I have been keeping a secret from you guys. A few months ago, I bought my very first horse. I am a horse owner.
I’m so proud to enter the ranks of so many of you after 10 years of riding schoolies; part-leasing; full-leasing; beg, borrow, and just short of stealing other people’s horses, I finally have one to call my own.
I tried to do everything right while horse shopping. I read everything I could find online about how to buy your first horse. Price negotiations, vetting, trials, trainer input, etc. Plenty of websites/blogs had advice about all of those topics and more. In the end, I ignored almost all of the things they say you should/should not do when buying a horse. The thing I DID do above all else was go with my gut.
I haven’t blogged about him yet because going with my gut meant I chose to take a gamble. Anyone who knows me well, knows that I am not typically the kind of person who enjoys big risks. But that feeling- it was undeniable.
His name is Braveheart, barn name, Bravo. He was sold to me as a 6 year-old warmblood of unknown breeding; 17hh and butt-high; zero topline; underweight; very chill, with a sweet personality. He came from Texas, by way of New Jersey, and had been “eventing” with a young teenager at a barn about an hour from me for the past year and a half.
All I can say is that I had no idea that horse ownership was going to be this much of a rollercoaster!! The buying process was awful and I wouldn’t wish that on my worst enemy…not sure if it’s always that painful or I just got lucky… I may elaborate in a separate post.
The day before Valentine’s Day I finally got my bouncing baby boy home and he seemed to settle in well. After several days of successful groundwork and low pressure getting to know each other, I chanced to take my first ride on him in his new barn. It did not go well. There was bucking at the mildest of requests, at the walk. Of course I assumed I had made a terrible mistake.
I had the vet out to give him a once-over since I bought him without vetting him. The vet LOVED him. Told me “I think you’re really going to love this horse when he grows up- I think he’ll surprise you. Low hocks, good bone- I bet he’s going to be something.” Same vet whose candid comments about Harley nearly wrecked me with their insensitivity. Obviously not the kind of guy to blow smoke up one’s butt…
He also removed a single loose wolf tooth, performed a “badly needed” float, and posited that based on his barely erupted canines and the condition of the cups that he’s more like 4 turning 5, not 5 turning 6 years old.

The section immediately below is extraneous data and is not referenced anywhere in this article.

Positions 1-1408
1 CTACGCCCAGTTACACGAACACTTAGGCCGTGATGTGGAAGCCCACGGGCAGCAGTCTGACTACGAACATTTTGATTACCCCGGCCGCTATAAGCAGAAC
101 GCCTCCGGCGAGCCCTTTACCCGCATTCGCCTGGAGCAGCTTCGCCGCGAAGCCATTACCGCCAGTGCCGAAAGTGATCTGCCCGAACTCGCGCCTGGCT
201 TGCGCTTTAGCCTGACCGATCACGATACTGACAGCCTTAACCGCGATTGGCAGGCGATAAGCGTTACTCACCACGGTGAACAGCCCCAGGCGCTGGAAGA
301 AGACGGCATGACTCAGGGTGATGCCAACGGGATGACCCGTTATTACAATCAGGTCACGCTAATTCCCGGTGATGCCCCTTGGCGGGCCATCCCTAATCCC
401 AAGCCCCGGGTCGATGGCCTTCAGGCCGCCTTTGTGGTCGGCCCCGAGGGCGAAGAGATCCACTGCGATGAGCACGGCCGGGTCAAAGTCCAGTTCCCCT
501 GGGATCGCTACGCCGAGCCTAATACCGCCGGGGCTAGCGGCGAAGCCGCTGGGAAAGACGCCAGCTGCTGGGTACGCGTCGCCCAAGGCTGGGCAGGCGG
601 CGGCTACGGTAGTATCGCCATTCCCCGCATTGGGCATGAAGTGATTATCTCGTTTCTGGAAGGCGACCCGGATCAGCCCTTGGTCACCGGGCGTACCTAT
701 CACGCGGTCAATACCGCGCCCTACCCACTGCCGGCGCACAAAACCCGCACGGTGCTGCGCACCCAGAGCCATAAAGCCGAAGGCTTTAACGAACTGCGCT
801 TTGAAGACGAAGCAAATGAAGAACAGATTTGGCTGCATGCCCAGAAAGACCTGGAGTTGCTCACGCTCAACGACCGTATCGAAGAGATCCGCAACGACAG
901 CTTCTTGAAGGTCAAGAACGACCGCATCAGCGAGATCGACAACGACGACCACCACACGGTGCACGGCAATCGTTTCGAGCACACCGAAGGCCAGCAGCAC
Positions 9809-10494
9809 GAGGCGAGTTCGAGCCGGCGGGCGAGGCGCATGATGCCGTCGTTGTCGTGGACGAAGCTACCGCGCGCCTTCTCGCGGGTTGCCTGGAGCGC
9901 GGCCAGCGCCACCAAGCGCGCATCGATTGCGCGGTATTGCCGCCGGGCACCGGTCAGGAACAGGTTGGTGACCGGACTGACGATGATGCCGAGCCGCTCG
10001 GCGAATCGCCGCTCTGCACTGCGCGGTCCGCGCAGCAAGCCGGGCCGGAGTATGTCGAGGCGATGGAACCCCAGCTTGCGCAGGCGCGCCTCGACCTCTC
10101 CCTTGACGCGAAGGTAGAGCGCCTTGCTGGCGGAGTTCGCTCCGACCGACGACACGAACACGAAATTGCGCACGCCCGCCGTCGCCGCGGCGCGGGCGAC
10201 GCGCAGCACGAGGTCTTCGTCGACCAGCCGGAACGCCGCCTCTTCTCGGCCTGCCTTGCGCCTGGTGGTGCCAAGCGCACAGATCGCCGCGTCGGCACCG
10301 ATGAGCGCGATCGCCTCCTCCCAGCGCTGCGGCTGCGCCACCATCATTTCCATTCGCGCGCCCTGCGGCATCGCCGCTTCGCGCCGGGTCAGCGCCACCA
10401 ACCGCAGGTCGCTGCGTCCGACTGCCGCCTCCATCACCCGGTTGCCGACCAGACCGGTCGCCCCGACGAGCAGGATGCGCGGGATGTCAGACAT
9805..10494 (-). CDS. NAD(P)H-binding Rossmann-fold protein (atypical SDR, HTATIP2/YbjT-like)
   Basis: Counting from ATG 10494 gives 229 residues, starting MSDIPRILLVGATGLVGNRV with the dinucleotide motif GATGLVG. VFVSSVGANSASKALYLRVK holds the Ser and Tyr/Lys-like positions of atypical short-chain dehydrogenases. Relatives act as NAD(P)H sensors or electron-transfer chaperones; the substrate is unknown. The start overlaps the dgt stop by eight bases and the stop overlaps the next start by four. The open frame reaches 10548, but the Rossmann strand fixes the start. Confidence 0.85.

Oh goodie…. I bought a baby horse. Nobody knows for sure since he has no papers, but I feel like there’s a lot of emotional and physical maturing that goes on between years 4-6. I’m not sure where we are in all of that, but his underdeveloped body leads me to believe there may still be some physical growth happening. But omg please don’t get very much taller- you are welcome to even out and not be butt-high BUT THAT IS IT, YOUNG MAN, I MEAN IT!
Then he blew an abscess, but was sound the whole time, then he threw a shoe and transitioned to barefoot. In the meantime he started acting super spooky and was aggressively resentful of simple groundwork despite being completely sound so I started treating him for ulcers which totally changed the game and gave me back my friendly gentle giant again.
Somewhere in the middle of all of that, I decided to re-start him. For the past month I have been almost exclusively teaching him groundwork with a few short rides thrown in there. He has been exactly how I would imagine a green, young horse should be. He has proven to be super smart and has picked up all of the things I have taught him so quickly! He still has moments where he is pushy or tries to say “no!” terrible-twos style, but re-framing him as a newly 5 year old, green horse instead of a quiet 6 year old has allowed me to approach this whole thing differently. I don’t make assumptions and I give him the benefit of the doubt- he may never have seen/done this before. If he has, great, review is never a bad thing.
So… with all these ups and downs in just the first two months I’m not sure I can say yet if my gut was right but I am along for the ride! We are 100% a work in process!